I've spent much of the past four months seated next to the strongest man I've ever met.
O.J. Brigance, the Baltimore Ravens Senior Adviser of Player Development, was diagnosed with ALS, better known as Lou Gehrig's Disease, in the summer of 2007. He was told he likely had two to five years to live. Doctors said there was a chance he wouldn't see his 40th birthday.
O.J. wouldn't have it. With his loving wife Chanda by his side and an incredible faith in God, he refused to waver or let ALS defeat him. Nearly six years later, at the age of 43, O.J. was on the Mercedes-Benz Superdome field, covered in confetti on Super Bowl Sunday. Twelve years after winning a Super Bowl with the Ravens as a player in 2000, he was a champion -- yet again.
ALS has robbed Brigance of the use of his hands, his fingers, his legs, and his voice. But it hasn't touched his inner spirit. If anything, it's strengthened him; made him the more complete man. His adversity has made him bolder, braver and even hungrier.
After writing a profile on O.J. for this site back in January , the two of us were approached by a publisher to write a book -- his life story. The task was daunting, at first. How would we get it done?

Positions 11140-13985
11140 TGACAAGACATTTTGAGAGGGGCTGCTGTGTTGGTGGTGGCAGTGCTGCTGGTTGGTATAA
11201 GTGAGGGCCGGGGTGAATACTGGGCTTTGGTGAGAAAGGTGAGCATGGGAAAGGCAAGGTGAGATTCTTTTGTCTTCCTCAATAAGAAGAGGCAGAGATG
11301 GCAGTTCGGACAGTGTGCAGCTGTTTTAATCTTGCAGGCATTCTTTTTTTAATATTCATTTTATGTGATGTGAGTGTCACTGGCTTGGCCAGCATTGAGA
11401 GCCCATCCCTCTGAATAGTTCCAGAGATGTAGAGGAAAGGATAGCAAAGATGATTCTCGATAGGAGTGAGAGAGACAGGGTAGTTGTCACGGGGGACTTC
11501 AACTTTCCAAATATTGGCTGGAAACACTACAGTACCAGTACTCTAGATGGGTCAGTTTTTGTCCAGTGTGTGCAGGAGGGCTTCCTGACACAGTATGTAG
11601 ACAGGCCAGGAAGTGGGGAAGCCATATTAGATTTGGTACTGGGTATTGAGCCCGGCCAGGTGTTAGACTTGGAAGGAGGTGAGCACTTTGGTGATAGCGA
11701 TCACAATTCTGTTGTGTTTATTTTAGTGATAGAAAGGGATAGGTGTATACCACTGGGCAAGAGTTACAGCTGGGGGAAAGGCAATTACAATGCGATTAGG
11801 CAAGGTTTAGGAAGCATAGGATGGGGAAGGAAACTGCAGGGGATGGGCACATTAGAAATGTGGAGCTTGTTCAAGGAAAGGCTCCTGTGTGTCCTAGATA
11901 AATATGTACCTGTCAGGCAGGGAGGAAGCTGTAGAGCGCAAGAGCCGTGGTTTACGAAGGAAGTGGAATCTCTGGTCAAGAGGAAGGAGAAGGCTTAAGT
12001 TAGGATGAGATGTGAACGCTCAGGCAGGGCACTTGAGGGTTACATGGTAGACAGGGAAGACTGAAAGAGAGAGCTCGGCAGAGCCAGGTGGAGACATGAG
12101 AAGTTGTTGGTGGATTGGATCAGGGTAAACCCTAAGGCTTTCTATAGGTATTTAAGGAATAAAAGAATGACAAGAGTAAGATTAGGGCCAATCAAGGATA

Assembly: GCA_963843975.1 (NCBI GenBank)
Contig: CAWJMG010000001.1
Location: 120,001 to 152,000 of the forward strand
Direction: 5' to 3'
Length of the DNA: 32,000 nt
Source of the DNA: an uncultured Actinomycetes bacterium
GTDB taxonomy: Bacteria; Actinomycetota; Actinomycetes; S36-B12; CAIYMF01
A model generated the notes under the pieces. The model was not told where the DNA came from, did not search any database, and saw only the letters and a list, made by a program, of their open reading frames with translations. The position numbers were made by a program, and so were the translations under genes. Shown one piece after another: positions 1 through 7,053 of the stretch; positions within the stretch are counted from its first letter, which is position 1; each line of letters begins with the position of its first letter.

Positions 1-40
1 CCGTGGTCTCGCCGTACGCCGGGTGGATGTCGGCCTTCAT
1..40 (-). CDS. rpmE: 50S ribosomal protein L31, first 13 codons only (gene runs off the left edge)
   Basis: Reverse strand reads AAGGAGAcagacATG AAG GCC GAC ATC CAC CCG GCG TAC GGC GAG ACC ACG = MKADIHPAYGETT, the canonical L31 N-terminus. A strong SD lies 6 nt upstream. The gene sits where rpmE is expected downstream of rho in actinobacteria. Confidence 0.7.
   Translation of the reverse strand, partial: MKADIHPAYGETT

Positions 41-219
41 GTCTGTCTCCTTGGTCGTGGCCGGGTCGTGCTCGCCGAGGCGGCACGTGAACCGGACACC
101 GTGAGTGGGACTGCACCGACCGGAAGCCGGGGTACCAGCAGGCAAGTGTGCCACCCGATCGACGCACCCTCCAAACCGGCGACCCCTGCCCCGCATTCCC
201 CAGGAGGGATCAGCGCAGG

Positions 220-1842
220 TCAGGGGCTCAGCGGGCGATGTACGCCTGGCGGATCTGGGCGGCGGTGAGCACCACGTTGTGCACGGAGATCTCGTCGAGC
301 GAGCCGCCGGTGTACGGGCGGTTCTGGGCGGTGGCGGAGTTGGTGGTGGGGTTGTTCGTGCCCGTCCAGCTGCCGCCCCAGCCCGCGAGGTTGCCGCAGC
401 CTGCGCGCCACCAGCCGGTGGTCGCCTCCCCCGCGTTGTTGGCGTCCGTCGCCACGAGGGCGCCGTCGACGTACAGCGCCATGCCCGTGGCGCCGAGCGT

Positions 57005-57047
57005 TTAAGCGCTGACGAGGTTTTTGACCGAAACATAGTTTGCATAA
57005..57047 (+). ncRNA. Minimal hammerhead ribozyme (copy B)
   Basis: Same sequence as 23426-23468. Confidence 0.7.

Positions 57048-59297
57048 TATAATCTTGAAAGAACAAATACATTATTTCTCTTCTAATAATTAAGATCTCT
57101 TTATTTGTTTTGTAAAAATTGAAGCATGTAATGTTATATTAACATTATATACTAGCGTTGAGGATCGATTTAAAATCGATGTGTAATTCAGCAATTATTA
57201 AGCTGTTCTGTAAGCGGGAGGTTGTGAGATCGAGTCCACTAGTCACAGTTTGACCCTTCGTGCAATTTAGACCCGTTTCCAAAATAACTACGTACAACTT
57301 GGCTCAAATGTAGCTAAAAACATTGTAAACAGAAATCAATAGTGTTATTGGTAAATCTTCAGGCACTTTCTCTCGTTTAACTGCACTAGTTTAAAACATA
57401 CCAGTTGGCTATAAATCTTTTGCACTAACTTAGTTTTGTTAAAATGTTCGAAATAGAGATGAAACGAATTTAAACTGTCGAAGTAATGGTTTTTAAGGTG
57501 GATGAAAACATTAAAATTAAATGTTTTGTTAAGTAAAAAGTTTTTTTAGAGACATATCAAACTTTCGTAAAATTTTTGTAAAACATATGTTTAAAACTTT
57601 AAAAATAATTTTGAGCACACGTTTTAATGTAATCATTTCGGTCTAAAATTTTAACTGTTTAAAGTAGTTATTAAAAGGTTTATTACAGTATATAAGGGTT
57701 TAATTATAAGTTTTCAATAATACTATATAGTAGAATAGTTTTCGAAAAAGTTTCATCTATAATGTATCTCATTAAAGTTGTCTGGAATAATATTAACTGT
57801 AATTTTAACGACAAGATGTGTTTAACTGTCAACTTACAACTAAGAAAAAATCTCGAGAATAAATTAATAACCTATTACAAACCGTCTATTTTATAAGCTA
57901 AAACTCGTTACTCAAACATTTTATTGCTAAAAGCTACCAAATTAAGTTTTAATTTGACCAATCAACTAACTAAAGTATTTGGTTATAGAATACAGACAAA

O.J. didn't have any doubts, though. Even when I thought it'd be an uphill climb, he never did. O.J. said he had full confidence in me, full confidence that God would watch over the two of us, and full confidence that we'd get the job done in time. We agreed to take the project on, two relative strangers, rolling the dice on the trust we had in each other to share his story with the world.
So, we got to work. O.J., using an incredible technology known as an augmentative communication device, would write me daily emails with his eyes. Long emails. 1,000 word emails. They were beautifully crafted -- funny, sweet, and inspiring. With the technology, his eyes would dart left and right, building out sentences, paragraphs and chapters.
When he was first diagnosed in 2007, he asked the Ravens players to never pity him or treat him any different than they had beforehand. He asked that they not look the other way, either.
During training camp in 2008, after he'd lost close to 100 pounds in the previous 12 months, first-year head coach John Harbaugh asked that he address the team. Brigance, with his words now slurring and most of his time spent in a motorized chair, said the following:
"I want to apologize to all of you because you are going to have to go through something that no other team in the NFL will have to endure. You will have to see a man walk out before you into possible death. That can be tough and scary for some people. Now, I say 'possible' because I still believe that I will be healed. Regardless of what it looks like, believe me, my spirit is still strong."
He'd lose the ability to put his pants on. He'd lose the ability to drive. He'd lose the ability to eat solid food. He'd lose the ability to brush his teeth, comb his hair, and sign his name. Through all this, his spirit remained strong.
One day, I asked O.J. "How?" How didn't he give up? How'd he find the courage to keep going?